That’s the question that Mike shot me via e-mail earlier today. A jkOTR reader and Samsung Q1 owner, Mike asks a valid question since he sees just a few manufacturers offering Slate Tablet PCs; he names Fujitsu, Motion and Electrovaya, now that HP no longer manufactures the tc1100.
I shot my thoughts back to Mike on his excellent question, but with his permission, I thought that many folks might benefit from the conversation. I’ve expanded my response, but more importantly, I’m really interested in YOUR thoughts. I’ll set the stage here, but in the end, the most value will be gained by the most possible number of viewpoints!
The short answer I have for Mike is: YES, there is a future for Slates, but of course, you’ll have to continue along for my reasons why.
1. Right off the bat, while it might appear that the Slate Tablet PC market is shrinking due to only three main vendors, we can’t overlook the new players that just joined the market. Specifically, I’m thinking of Samsung, Asus and folks like TabletKiosk, Pioneer, Daewoo, and Founder. Yes, these Origami specification devices are all UMPCs, but they’re also fully functional Slate Tablet PCs. I also realize that several are based on the Amtek 700, but the point is: there are more options out there.
2. There will always be a market for Slate tablets in the verticals such as healthcare, sales, gaming and financial services to name a few. These markets rely much more on visuals and quick information lookup as opposed to heavy computing tasks, making both large and small slates very useful.
3. Computing needs are changing. Most of us started out with basic word processing and spreadsheets; both of which relied heavily on a keyboard for input. Think about today’s current computing landscape and you can see that an integrated keyboard isn’t needed (or likely desired) for tasks like:
- RSS reading
- Web surfing
- Controlling home automation systems
- Enjoying rich digital media content
- Reading eBooks
- Navigating through a TV interface like Sling Player, WMCE, or BeyondTV
So if there is a future for Slates, why isn’t it now? When will it be? What will it take? Wouldn’t you know it…I have thoughts on that too.
1. Slates are just now getting "understood" and the paradigm shift is literally just starting. Sure, you’ll always have the early adopters that "get it", but we’re missing two things to really start pushing the mainstream up the curve. Here they are:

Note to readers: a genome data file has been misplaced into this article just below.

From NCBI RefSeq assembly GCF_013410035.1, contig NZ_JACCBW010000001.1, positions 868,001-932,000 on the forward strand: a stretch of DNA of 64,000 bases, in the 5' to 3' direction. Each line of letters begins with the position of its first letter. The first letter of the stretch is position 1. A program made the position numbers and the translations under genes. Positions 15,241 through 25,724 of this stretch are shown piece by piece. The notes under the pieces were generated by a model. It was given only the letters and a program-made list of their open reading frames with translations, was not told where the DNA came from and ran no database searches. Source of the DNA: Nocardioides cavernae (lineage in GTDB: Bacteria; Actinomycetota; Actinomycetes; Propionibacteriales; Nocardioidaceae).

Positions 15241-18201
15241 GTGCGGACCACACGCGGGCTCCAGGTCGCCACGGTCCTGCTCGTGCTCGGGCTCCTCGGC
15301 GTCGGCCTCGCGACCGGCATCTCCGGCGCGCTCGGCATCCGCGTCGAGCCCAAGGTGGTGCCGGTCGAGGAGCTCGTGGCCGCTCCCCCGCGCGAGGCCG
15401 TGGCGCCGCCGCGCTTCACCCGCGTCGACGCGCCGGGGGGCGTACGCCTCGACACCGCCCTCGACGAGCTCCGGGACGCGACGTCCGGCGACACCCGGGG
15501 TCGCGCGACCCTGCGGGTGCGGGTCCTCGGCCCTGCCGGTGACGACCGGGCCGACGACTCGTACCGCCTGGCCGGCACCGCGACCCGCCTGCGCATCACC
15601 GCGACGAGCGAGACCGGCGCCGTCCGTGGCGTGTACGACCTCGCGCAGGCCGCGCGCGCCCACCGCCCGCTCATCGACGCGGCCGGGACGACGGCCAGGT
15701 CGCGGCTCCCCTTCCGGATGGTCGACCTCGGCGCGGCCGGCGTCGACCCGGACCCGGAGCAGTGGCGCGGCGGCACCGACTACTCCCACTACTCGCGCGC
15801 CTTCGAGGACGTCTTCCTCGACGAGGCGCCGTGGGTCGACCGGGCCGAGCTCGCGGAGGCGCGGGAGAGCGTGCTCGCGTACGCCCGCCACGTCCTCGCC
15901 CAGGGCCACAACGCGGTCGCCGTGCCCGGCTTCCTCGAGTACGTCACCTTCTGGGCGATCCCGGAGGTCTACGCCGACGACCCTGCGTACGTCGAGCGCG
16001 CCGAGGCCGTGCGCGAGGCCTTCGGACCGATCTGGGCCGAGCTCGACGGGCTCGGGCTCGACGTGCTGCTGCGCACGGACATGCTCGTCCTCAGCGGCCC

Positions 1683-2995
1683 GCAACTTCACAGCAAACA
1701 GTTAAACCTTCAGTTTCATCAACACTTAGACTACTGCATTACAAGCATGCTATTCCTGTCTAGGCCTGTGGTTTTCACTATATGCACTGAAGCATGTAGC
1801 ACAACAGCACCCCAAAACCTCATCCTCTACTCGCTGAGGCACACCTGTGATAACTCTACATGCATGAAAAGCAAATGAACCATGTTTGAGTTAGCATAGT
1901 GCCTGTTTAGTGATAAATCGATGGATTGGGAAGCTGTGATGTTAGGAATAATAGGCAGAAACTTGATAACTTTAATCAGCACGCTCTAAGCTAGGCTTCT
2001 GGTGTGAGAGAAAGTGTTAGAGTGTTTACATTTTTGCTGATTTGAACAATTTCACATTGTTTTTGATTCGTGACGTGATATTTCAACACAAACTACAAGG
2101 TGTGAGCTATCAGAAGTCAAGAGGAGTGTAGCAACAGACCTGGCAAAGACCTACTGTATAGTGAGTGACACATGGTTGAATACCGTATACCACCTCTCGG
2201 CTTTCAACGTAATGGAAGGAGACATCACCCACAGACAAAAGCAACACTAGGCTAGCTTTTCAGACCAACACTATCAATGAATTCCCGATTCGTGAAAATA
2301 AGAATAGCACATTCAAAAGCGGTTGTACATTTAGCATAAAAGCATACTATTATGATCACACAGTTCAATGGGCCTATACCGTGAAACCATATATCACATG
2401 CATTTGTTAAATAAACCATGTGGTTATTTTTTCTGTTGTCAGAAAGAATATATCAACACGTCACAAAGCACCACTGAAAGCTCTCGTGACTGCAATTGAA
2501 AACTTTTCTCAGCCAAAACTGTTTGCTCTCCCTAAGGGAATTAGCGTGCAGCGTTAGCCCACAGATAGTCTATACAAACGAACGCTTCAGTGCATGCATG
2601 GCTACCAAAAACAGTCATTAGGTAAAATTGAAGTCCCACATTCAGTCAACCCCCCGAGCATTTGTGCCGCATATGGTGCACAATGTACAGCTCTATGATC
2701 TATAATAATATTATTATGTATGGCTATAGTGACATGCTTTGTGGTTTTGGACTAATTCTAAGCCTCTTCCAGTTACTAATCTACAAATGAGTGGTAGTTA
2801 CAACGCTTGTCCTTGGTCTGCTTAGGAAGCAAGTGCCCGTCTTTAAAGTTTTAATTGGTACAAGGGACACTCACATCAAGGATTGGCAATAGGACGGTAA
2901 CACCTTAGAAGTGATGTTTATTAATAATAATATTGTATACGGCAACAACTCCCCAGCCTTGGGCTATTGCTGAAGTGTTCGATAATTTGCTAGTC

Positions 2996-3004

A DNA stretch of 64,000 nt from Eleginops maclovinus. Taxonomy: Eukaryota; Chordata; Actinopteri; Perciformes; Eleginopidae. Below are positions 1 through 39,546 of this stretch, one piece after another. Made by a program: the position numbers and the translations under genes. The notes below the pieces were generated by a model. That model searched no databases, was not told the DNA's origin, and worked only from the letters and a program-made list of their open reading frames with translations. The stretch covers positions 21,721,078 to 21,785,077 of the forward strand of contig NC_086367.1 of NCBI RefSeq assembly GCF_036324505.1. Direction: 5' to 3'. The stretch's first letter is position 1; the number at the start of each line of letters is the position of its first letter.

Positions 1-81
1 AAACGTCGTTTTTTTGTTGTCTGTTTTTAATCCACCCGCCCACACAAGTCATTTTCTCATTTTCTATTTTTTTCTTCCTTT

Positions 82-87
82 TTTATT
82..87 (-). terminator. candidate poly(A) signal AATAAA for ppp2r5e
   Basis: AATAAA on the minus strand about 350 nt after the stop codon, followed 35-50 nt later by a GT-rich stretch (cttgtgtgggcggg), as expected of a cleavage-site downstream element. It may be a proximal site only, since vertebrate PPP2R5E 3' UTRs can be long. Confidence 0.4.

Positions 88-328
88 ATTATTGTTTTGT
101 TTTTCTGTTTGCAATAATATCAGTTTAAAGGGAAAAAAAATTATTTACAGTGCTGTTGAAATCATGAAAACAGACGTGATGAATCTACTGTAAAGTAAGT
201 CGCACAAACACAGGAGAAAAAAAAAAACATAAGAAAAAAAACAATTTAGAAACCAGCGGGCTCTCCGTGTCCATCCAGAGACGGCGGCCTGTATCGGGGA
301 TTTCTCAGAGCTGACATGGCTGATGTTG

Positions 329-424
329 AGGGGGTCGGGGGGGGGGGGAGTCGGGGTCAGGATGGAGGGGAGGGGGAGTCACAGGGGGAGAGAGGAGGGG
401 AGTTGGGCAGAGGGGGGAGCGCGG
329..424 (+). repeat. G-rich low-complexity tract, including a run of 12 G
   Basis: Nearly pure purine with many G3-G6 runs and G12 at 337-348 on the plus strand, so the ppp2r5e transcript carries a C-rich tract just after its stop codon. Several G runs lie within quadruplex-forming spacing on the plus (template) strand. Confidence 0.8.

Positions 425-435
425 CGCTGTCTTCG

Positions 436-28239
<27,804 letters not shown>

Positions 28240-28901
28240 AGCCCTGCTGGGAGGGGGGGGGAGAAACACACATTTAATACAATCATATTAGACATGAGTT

- Marketing is sorely lacking in this area. Slates (and even convertible Tablets) are often touted as "computers that you can ink on too". Why is the ‘inking’ secondary? Why not market it the other way around and focus on the intimate computing experience of interacting directly with your computer screen? Ah, part of it is due to the second missing item…
- Not enough "killer apps" that Slates can take advantage of. There are some great apps the REALLY shine on a Tablet PC. MindJet’s Mind Manager immediately comes to mind, although there are several good examples. Most (if not all) of the functionality in Mind Manager can be done via a mouse and keyboard or via a digital pen. As a result, people aren’t seeing the compelling reason to use it on a Slate, but if they tried it, I’m sure they would see it’s a much more effective and enlightening user experience. We need more "killer apps" to convince the masses and these apps have to add much more value when used on within the Tablet PC environment. Even better ink support in today’s apps can go a long way here.
- OK, I said two things, but here’s a third that will help. Inclusion of Tablet PC functionality in Vista will help educate folks, but it’s going to be a long time before we see that benefit. Adoption of Vista isn’t likely to go quickly, so this is a long term help, not a short term one.
2. So if there IS a future for Slates, when is it? My expectation is that like any paradigm shift, this will take time. With the right marketing and the right applications, I think we’re still 3 to 5 years away from really seeing Slates gaining acceptance. What I mean is: by that time people will stop walking up to me when I’m using a UMPC and asking me "what’s that new toy?". Slates and UMPCs aren’t toys, but they are misunderstood devices.
3. As we’ve often said here before, you have to use the right tool for the task. Would a Slate make the most sense if you plan to write a novel? Perhaps not unless you were to add a USB or Bluetooth keyboard. Could it be the tool of choice for small amounts of e-mail along with web surfing and other non-data-entry heavy tasks? Absolutely! Besides, the amount of data entry methods for a Slate Tablet PC is increasing by leaps and bounds as we speak. It might be an interesting project to tabulate the time you use a notebook’s keyboard vs. the time you use that same notebook WITHOUT the keyboard. If you’re a heavy keyboard user in this scenario, maybe a Slate isn’t for you and that’s OK. But if you find that only truly use a keyboard a minority of the time, say 25% or less of the time you actually use the computer, you might be able to ink your way through that 25%.
There you have it: my unsolicited thoughts on the Slate. Actually, since Mike asked me the question, I guess it was solicited, but that doesn’t make my opinion right by any means. I know you’ve got thoughts on the topic, so shout ‘em out in the comments. Think I’m wrong? You might be right! But we won’t know if you don’t join the conversation. ;) Thanks for the great question Mike!